Before I became an expat I was well versed in politics. I read the broadsheets daily (usually at the top of a London bus on my way to work) and, when occasion called for it, I voiced a distinct opinion at dinner parties. So I find it embarrassing that after three years of living in Berlin, I remain relatively ignorant about contemporary German politics. I am well versed in the country’s history (19th and 20th centuries at least) but terribly vague about way the present state functions and current politic issues.
It could be that this is a typical expat experience. I know my American grandmother, who has lived in Britain for over 65 years, still prefers to read about American politics than that of our small fair isle. But now, in Berlin, the election is nearly upon us. The Euro crisis is bringing Germany’s role in Europe to centre stage. And everyone is talking about politics. It doesn’t look like we’ll be moving back to the UK anytime soon, so it is time, I think, to be able to join in.
In attempt to educate myself and to provide some useful information for other expats in Germany, in my next few posts, I shall attempt to tackle: (1) Germany’s political system; (2) the main German political parties and (3) Germany in the wider context of the EU. My musings will only fleetingly touch on the historic, and mostly be told from an expat perspective – that being what it feels important to me to know, rather than the nitty gritty of every last detail. And I hope these posts will not be quite as dry as they threaten to be.
Germany is a social democracy and a Federal Republic (Bundesrepublik Deutschland). In short, this means it abides by democratic practices, has a functioning welfare state (pensions, unemployment money, legal aid, free health insurance for those who cannot afford to pay for their own), and is a federation (Bund) of 16 states (Laender). It has two elected political houses – the Bundestag (lower chamber) and the Bundesrat (upper chamber). The Bundestag is elected through direct elections held every four years, by proportional representation (not first-past-the-post as we have in Britain). Too complicated to explain here, the effects of proportional representation are that even relatively small parties can send members to parliament, proportionate to their overall share of the votes, and it is rare for any political party to form an outright majority – hence the coalitions of recent years. Parties do, however, generally have to achieve a 5% minimum of the popular vote to be represented in either a state or national parliament. There a very few exceptions to this rule – which again are something for another time. The Bundesrat represent the governments of the 16 states and are members of the state cabinets.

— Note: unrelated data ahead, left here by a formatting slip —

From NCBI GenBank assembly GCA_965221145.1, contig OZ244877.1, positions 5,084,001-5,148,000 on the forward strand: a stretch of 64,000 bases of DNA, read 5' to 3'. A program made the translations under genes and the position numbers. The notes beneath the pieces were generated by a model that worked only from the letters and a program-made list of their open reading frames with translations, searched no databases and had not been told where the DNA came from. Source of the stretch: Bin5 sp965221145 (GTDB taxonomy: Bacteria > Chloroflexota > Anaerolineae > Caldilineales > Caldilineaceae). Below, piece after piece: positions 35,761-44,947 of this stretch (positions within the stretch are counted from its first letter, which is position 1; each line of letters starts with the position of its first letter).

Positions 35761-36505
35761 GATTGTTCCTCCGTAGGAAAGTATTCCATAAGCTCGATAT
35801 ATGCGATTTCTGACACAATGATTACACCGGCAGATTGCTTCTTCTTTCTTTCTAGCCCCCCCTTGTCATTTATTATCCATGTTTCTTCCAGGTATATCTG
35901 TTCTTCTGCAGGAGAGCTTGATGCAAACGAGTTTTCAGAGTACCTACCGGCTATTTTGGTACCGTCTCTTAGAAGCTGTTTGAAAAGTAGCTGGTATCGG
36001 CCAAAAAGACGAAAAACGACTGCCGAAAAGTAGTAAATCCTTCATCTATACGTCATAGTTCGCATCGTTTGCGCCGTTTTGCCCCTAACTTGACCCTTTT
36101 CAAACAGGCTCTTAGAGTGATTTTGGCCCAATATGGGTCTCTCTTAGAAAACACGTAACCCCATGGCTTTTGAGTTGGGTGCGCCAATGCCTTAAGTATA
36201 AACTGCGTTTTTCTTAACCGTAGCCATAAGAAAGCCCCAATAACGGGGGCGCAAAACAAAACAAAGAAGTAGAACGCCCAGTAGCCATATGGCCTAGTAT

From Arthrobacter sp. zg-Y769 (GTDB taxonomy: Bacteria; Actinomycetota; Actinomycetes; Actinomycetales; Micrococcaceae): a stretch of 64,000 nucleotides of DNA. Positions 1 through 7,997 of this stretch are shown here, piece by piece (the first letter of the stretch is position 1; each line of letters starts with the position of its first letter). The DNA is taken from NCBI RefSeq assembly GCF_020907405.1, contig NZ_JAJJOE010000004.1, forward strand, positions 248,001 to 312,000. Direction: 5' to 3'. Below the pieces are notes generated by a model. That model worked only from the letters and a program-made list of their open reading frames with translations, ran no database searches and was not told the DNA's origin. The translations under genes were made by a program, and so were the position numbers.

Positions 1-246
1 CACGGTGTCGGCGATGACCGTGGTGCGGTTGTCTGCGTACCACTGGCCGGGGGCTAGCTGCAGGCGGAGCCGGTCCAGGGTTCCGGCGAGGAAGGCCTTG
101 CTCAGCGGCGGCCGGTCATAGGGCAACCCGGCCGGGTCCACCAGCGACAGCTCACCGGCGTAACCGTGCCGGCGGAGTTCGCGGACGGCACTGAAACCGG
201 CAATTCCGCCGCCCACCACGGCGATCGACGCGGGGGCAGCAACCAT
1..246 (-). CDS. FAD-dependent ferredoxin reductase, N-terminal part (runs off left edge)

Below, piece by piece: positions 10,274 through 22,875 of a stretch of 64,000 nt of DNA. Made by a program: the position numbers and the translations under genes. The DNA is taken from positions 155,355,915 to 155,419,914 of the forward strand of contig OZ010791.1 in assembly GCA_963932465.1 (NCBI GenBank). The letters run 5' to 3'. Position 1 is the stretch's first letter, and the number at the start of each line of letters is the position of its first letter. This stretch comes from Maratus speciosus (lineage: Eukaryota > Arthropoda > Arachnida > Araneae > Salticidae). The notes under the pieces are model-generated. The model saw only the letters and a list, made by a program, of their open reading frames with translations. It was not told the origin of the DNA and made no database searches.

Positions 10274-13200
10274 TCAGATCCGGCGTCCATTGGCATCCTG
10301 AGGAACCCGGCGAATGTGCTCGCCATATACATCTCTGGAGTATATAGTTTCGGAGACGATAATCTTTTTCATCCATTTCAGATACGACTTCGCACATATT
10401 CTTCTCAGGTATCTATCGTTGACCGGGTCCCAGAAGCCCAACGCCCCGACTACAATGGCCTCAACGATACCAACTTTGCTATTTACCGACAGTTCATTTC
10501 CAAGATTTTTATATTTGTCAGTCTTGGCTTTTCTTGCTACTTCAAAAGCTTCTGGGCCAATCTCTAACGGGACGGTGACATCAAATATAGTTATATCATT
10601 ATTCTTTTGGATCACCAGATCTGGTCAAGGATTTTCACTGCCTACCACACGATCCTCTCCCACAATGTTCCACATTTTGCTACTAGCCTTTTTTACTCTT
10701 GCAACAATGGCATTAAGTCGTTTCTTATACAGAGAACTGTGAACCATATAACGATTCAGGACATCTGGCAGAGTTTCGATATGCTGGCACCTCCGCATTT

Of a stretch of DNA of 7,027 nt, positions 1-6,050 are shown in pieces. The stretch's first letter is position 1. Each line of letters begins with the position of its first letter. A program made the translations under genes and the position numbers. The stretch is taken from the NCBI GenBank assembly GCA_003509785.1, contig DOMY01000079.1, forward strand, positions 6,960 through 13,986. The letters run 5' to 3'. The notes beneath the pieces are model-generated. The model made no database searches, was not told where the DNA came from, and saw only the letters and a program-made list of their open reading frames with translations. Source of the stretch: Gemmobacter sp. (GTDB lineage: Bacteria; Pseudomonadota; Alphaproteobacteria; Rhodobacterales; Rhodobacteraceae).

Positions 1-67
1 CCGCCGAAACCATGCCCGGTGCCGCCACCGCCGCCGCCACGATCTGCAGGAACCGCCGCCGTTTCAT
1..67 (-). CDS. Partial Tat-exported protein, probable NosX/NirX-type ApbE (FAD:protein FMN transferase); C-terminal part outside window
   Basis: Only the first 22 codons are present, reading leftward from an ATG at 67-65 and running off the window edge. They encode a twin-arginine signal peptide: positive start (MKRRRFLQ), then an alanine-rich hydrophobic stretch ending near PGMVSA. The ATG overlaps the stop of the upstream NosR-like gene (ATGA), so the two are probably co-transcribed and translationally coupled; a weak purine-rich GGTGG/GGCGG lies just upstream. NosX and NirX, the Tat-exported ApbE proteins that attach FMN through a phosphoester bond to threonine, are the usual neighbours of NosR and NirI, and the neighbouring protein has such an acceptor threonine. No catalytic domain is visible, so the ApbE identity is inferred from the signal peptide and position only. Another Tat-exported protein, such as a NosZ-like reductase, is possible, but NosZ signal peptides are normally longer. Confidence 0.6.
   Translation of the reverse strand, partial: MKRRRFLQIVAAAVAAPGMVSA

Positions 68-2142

The president (elected by a federal convention, consisting of members of the Bundestag and delegates from each state) is the head of state, but his powers and responsibilities are representative and ceremonial rather than actual. The second highest official in Germany is the Bundestagspraesident who is elected by the Bundestag and is responsible for overseeing sessions of this chamber. Then comes the Chancellor (currently Angela Merkel – Germany’s first female Chancellor). The third highest office in the country, the Chancellor is appointed by the Bundespraesident after being elected by the Bundestag. It is the holder of this position who exercises executive power.
Germans elect representatives to their Land (state) as well as to the national parliament (Bundestag). Certain laws are decided at state level – for example with the provision of childcare for children under the age of three (though it has very recently been ruled that Germany-wide every child over the age of one has the right to a full-time nursery place). In practice, this meant that as an expat living in Berlin you would be able to find a place in a Kindergarten for your one-year-old, but your friend in Bavaria would have her child of the same age at home.
The Grundgesetz (basic law), drawn up in West Germany in 1949, forms the framework of the political state. In a country with such a difficult recent history, the importance of this Grundgesetz is immense. Though amended over the years, the Grundgesetz‘s fundamental principles of guaranteeing human dignity, the separation of powers, the federal structure, and the rule of law cannot be changed. Any amendments require a two-thirds majority in both chambers of parliament.
Now enough politics for a summer evening. I have planted the seeds of my German political knowledge, but my balcony flowers are being ravished by the heat of the Berlin sun, and I owe them some water.